* Any views expressed in this opinion piece are those of the author and not of Thomson Reuters Foundation.
Policymakers must see REDD+ achieving measurable results in the next three years to ensure the UN-backed framework for reducing emissions from deforestation and degradation survives, according to a leading forestry scientist.
Although still in early stages, the program has been driving global climate change policy debates and national forest policy revisions since 2008. Yet it faces funding threats from global economic uncertainty caused by the financial crisis.
“There is a limit to how long we can sell a good idea,” said Arild Angelsen, a professor at the Norwegian University of Life Sciences (UMB) and editor of Analysing REDD+: Challenges and Choices.
“Over the next two-to-three years we need to see reliable evidence of REDD+ actually producing measurable results.”
REDD+ is a mechanism to reduce emissions from deforestation and forest degradation by offering land managers conditional incentives to keep forests standing.
While the original goal was to fund REDD+ from carbon emissions trading, about two-thirds of the current international funding for REDD+ comes from development aid budgets, Angelsen said.
Here he shares his views on the scheme’s future.
Q: Where is REDD+ heading?
A: A key factor will be the future source of funding for REDD+ implementation. If the original idea of REDD+ becoming part of a strong global climate agreement where it can be incorporated as a carbon offsetting option (a reduction in greenhouse gas emissions made to compensate for — or to offset — an emission made elsewhere) is implemented that’s potentially the largest source of funding, but it all depends on if we get a new global climate agreement in 2015.
Another, smaller version of that scenario is if REDD+ is included in carbon markets at a national or regional level instead of being part of a global carbon market. That may be more likely than the global market scenario, but the scale of this funding is highly uncertain and many issues need to be resolved concerning standards and reference levels.
A second possibility is that REDD+ becomes permanently mainstreamed into development aid as it to some extent is already. REDD+ is the becoming a key priority area for development aid, but will have to compete alongside other good causes.
The third scenario is if REDD+ becomes part of NAMA (Nationally Appropriate Mitigation Action) — the strategies individual countries use for dealing with climate change. REDD+ is in a sense being nationalised in some countries such as Brazil and Indonesia where policymakers are taking ownership of it.
So there are three main funding scenarios: the carbon market, aid or domestic funding.
Q: Wasn’t Payment for Environmental Services (PES) originally seen as the main scheme to implement REDD?
A: PES is simply the mechanism to incentivize and compensate forest stakeholders for reduced emissions. This ‘compensated conservation’, as I like to call it, is perhaps the key element in the REDD+ idea. But, PES is hard. You need to define exactly the service that’s being traded and bought: emission reductions. To do that, you have to measure emissions and define a reference level and the difference between the emissions and the reference level — that is the emission reduction. You need to have buyers and sellers and you need to build all these institutions around it. In addition there has been political opposition to the PES idea. Some have equated with a carbon market, but funding from government budgets or development aid. Implementing PES is hard, but what are the alternatives? Not reducing emissions? Or conservation without compensation?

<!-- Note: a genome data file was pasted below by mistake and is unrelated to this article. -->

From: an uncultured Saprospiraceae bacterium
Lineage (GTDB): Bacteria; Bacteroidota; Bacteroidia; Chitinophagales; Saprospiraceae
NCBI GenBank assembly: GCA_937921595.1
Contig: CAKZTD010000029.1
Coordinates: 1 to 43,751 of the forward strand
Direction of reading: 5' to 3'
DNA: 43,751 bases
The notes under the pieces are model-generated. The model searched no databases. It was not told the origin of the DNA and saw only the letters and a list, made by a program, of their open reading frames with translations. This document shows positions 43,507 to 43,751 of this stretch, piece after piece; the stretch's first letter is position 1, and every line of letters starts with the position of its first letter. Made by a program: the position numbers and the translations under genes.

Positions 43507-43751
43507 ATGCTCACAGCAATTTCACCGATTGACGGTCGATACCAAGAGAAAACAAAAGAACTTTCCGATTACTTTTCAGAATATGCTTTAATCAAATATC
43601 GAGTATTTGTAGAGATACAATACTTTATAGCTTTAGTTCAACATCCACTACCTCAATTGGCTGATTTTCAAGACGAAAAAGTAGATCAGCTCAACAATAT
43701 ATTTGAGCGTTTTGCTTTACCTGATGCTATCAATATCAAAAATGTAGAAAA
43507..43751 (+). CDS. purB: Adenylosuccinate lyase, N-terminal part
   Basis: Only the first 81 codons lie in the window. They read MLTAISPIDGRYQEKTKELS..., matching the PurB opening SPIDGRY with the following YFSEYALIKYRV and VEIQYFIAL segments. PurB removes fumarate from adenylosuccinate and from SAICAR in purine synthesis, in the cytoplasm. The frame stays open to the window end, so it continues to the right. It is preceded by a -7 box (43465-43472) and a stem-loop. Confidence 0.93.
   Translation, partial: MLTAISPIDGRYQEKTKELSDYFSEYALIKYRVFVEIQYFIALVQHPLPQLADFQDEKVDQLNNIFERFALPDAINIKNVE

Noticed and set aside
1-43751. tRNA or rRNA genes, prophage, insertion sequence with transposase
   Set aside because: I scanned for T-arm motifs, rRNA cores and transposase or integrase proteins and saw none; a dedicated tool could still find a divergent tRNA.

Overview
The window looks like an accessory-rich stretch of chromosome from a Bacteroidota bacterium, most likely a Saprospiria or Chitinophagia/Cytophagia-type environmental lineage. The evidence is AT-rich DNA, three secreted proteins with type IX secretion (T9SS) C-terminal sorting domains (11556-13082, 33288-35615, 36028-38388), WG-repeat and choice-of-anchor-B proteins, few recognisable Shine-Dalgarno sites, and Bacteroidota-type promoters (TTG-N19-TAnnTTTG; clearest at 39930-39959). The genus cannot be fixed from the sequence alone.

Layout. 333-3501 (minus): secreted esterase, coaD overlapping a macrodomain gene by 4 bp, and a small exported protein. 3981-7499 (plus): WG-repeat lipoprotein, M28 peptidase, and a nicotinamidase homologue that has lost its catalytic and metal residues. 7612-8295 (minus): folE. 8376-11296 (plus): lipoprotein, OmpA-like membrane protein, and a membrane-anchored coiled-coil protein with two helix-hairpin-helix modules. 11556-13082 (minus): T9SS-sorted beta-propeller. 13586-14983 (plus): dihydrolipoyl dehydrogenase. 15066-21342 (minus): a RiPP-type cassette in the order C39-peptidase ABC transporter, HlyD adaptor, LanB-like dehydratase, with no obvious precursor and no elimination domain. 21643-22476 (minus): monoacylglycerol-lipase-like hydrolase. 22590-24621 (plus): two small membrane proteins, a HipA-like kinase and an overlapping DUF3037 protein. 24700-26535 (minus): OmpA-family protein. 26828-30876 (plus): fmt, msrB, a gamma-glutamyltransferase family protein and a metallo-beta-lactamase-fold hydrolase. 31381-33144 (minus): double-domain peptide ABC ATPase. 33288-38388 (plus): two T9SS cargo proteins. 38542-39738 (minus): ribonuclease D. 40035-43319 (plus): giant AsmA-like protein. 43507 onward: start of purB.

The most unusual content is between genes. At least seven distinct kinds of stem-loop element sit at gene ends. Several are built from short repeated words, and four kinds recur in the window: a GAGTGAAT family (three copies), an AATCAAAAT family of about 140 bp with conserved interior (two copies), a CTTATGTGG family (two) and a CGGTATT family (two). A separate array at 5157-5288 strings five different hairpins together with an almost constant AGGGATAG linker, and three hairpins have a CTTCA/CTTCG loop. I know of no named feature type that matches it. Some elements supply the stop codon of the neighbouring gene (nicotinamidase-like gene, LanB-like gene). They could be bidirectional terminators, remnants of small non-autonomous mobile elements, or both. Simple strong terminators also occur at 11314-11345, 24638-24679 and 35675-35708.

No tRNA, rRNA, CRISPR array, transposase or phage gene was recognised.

Q: Is it a problem that so much is up in the air when it comes to REDD+?
A: Yes, the funding question adds another major layer of uncertainty, on top of all the other uncertainties that exist. But the future is always uncertain, and in the case of REDD+ it depends on the success of getting an international climate agreement. It also depends on the aid volumes, influenced by the economic crisis in Europe. Will a country like Spain continue to give aid to REDD+ when they have more than 50 percent youth unemployment? And it depends on the political battles being fought in key REDD+ countries. Moreover, it depends on REDD being able to demonstrate success. We’ve talked about REDD+ as being big, quick and cheap, that line has been sold for eight years now. We need to demonstrate some results — the money we have put in, the efforts, all the talks. We need success stories.
Q: What would you define as a success story?
A: That REDD is doing REDD in the literal meaning of the term, namely reducing emissions due to deforestation and degradation. Demonstrating lower deforestation compared to historical levels is key, and that is the most easily measured. Degradation is harder to measure and is not an easy figure to present. If deforestation slows down and local communities are getting benefits from REDD+, then we have a success story.
Q: Can REDD+ fail?
A: It certainly can. International funding can stop or drop significantly, it can falls off national agendas and we will revert to policies that give licenses to convert forests to palm oil and soya, logging will continue, and we won’t stop the charcoal burning that goes on in Africa. We may revert to ‘business as usual’ and to where we were 10 years ago.
I hope this will not happen, but I also think there is a limit to how long we can sell a good idea. Over the next two-to-three years we need to see reliable evidence of REDD+ actually producing measureable results.
For more information on the issues discussed in this article, please contactArild Angelsen at firstname.lastname@example.org